Striking Soleimani: the head of the octopus - analysis

The US was faced with a tactical quandary: whether or not to take out a leader knowing it will cause instability and that he will be replaced.

U.S. Defense Secretary Mark Esper leaves after a press briefing at Pentagon in Arlington, Virginia, U.S., December 20, 2019 (photo credit: REUTERS/YURI GRIPAS)
U.S. Defense Secretary Mark Esper leaves after a press briefing at Pentagon in Arlington, Virginia, U.S., December 20, 2019
(photo credit: REUTERS/YURI GRIPAS)
Finally, someone went for the head of the octopus.
And, yes, Iran’s Islamic Revolutionary Guards Corps’s Quds Force is an octopus, with its terrorist tentacles reaching Yemen, Iraq, Syria, Lebanon and even further afield. And its head was its commander Qasem Soleimani.
The decision to hit at the head of the octopus came because Soleimani – flush with a feeling that he somehow had the US on the ropes, and that US President Donald Trump did not want to risk a major military confrontation in the Middle East – overplayed his hand.
It is one thing to attack oil tankers in the Persian Gulf, as the Iranians did this summer without an American response. And it is one thing to down a US drone and attack a Saudi oil facility, all again undertaken without an American response.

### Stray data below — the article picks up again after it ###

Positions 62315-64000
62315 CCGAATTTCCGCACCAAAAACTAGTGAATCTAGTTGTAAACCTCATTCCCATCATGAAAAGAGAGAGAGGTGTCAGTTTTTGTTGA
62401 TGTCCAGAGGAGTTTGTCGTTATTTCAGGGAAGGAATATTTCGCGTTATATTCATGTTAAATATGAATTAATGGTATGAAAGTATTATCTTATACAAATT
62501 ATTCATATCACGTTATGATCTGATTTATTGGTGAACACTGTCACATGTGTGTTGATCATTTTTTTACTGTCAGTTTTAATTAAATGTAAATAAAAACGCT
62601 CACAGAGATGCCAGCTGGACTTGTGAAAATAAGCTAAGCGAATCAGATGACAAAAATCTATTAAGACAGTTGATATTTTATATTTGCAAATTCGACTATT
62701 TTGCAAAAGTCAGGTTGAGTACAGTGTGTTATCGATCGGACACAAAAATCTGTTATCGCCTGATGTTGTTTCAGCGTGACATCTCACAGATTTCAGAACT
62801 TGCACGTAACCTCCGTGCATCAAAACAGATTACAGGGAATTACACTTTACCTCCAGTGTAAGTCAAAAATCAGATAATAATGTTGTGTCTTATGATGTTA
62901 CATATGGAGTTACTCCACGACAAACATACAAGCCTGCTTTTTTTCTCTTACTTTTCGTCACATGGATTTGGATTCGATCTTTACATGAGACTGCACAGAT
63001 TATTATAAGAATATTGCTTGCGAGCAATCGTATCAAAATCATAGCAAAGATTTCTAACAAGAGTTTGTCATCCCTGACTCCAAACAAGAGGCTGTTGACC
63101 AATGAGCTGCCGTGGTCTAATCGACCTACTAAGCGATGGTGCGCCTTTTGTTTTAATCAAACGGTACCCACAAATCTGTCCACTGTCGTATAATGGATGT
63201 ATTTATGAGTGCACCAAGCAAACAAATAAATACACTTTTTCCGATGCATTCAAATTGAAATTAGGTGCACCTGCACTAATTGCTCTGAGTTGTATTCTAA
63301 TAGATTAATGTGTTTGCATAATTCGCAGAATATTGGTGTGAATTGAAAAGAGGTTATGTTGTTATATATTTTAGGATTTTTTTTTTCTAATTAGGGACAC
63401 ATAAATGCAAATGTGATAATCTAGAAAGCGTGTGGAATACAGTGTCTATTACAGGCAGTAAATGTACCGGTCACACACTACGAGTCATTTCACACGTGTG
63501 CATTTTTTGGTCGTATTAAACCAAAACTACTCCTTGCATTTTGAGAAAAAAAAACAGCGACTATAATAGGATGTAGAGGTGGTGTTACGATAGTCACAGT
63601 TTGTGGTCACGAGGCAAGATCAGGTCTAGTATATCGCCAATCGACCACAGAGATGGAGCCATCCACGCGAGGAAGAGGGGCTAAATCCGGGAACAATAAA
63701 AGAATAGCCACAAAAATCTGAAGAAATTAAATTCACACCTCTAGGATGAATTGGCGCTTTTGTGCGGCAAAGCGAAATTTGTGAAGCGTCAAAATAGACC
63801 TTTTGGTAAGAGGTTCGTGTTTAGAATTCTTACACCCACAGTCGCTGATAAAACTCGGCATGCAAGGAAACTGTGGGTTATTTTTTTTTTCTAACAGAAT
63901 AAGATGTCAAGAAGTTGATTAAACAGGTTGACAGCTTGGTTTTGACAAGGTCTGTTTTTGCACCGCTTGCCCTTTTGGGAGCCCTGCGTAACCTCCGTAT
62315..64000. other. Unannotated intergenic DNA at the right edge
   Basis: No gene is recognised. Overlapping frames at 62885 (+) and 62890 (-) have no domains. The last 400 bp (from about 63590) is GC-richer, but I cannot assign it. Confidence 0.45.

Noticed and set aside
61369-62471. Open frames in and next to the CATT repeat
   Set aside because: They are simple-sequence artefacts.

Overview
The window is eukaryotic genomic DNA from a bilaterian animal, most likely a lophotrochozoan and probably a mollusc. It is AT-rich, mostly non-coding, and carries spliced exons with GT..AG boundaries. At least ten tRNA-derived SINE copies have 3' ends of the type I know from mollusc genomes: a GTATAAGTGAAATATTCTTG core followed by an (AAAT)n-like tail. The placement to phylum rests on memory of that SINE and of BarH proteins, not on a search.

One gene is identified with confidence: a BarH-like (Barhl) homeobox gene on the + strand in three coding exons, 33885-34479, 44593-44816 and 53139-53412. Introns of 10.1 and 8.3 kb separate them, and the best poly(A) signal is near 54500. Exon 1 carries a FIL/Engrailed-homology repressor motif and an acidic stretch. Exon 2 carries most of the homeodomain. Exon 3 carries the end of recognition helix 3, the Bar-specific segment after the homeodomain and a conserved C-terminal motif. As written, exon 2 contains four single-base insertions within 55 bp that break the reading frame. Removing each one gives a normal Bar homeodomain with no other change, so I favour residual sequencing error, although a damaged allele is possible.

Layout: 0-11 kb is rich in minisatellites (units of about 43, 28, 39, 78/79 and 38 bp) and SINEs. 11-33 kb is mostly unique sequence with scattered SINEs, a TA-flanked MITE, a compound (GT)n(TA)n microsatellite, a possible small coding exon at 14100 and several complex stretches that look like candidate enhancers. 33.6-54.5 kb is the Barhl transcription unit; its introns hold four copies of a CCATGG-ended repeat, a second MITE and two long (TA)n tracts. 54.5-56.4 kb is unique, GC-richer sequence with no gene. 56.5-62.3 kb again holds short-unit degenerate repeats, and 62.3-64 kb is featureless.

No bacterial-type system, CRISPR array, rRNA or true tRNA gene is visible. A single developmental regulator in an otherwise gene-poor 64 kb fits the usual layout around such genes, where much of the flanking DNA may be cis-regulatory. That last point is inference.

But it is quite another to besiege the US embassy in Baghdad, forcing the evacuation of the US ambassador and filling American television screens from Orlando to Oakland with pictures of screaming rioters chanting death to America, and setting parts of the embassy compound alight.
Soleimani should have got the hint that America’s patience was wearing thin when Trump responded to an attack on an Iraqi base that killed an American contractor and wounded four US soldiers by blasting bases belonging to Kataib Hezbollah, an Iranian proxy, in Iraq and Syria, killing 24.
But Soleimani didn’t get the hint, and 2020 began with riots against the US embassy in Baghdad that conjured up the memories and traumas of 1979 and the US embassy hostage crisis in Tehran.
Trump had to respond – and he had to respond for two reasons.
First, he had to respond for strategic reasons, to send a message to the Iranians, the entire Middle East and the Russians – who have strongly entrenched themselves in the region – that the US still needed to be taken seriously in this part of the world.
Second, he had to respond for political reasons, to send a message to his voters that he was not Jimmy Carter, who diddled when America was humiliated by the 1979 embassy takeover in Tehran, and that he was not Hillary Clinton, whom he pounded during their presidential campaign for the way she handled the attack on the US diplomatic compound in Benghazi in 2012, when she was secretary of state.
Trump had to respond, and he responded in a way that some Israeli politicians – such as Defense Minister Naftali Bennett – have been advocating for years: by hitting the head of the octopus.